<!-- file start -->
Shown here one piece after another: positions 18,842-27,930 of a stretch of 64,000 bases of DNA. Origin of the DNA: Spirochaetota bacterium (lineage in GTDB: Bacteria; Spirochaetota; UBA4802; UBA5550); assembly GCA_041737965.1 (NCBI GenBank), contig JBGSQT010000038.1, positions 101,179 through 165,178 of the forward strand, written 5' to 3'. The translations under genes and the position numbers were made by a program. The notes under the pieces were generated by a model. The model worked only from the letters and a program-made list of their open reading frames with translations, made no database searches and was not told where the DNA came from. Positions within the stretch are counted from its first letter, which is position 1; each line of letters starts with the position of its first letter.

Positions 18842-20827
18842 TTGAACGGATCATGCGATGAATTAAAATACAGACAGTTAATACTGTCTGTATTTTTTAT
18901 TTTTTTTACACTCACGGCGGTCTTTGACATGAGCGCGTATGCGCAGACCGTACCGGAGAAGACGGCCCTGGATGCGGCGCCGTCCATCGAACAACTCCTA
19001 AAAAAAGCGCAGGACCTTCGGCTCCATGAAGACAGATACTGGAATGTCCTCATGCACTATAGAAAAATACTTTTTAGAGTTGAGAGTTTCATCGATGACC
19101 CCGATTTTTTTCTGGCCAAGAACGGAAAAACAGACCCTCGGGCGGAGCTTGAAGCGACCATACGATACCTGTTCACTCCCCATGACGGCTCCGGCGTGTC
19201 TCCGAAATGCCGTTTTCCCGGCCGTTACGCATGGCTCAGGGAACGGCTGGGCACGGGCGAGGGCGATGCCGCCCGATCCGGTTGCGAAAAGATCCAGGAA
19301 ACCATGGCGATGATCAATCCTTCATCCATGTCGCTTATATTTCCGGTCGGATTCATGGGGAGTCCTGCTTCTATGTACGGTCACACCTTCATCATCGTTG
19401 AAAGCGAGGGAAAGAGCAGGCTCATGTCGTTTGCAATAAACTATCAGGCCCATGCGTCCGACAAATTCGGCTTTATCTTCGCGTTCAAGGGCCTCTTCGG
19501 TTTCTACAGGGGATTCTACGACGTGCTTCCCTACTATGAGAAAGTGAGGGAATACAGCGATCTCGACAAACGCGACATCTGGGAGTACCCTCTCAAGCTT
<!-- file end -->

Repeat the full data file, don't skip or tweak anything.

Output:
Shown here one piece after another: positions 18,842-27,930 of a stretch of 64,000 bases of DNA. Origin of the DNA: Spirochaetota bacterium (lineage in GTDB: Bacteria; Spirochaetota; UBA4802; UBA5550); assembly GCA_041737965.1 (NCBI GenBank), contig JBGSQT010000038.1, positions 101,179 through 165,178 of the forward strand, written 5' to 3'. The translations under genes and the position numbers were made by a program. The notes under the pieces were generated by a model. The model worked only from the letters and a program-made list of their open reading frames with translations, made no database searches and was not told where the DNA came from. Positions within the stretch are counted from its first letter, which is position 1; each line of letters starts with the position of its first letter.

Positions 18842-20827
18842 TTGAACGGATCATGCGATGAATTAAAATACAGACAGTTAATACTGTCTGTATTTTTTAT
18901 TTTTTTTACACTCACGGCGGTCTTTGACATGAGCGCGTATGCGCAGACCGTACCGGAGAAGACGGCCCTGGATGCGGCGCCGTCCATCGAACAACTCCTA
19001 AAAAAAGCGCAGGACCTTCGGCTCCATGAAGACAGATACTGGAATGTCCTCATGCACTATAGAAAAATACTTTTTAGAGTTGAGAGTTTCATCGATGACC
19101 CCGATTTTTTTCTGGCCAAGAACGGAAAAACAGACCCTCGGGCGGAGCTTGAAGCGACCATACGATACCTGTTCACTCCCCATGACGGCTCCGGCGTGTC
19201 TCCGAAATGCCGTTTTCCCGGCCGTTACGCATGGCTCAGGGAACGGCTGGGCACGGGCGAGGGCGATGCCGCCCGATCCGGTTGCGAAAAGATCCAGGAA
19301 ACCATGGCGATGATCAATCCTTCATCCATGTCGCTTATATTTCCGGTCGGATTCATGGGGAGTCCTGCTTCTATGTACGGTCACACCTTCATCATCGTTG
19401 AAAGCGAGGGAAAGAGCAGGCTCATGTCGTTTGCAATAAACTATCAGGCCCATGCGTCCGACAAATTCGGCTTTATCTTCGCGTTCAAGGGCCTCTTCGG
19501 TTTCTACAGGGGATTCTACGACGTGCTTCCCTACTATGAGAAAGTGAGGGAATACAGCGATCTCGACAAACGCGACATCTGGGAGTACCCTCTCAAGCTT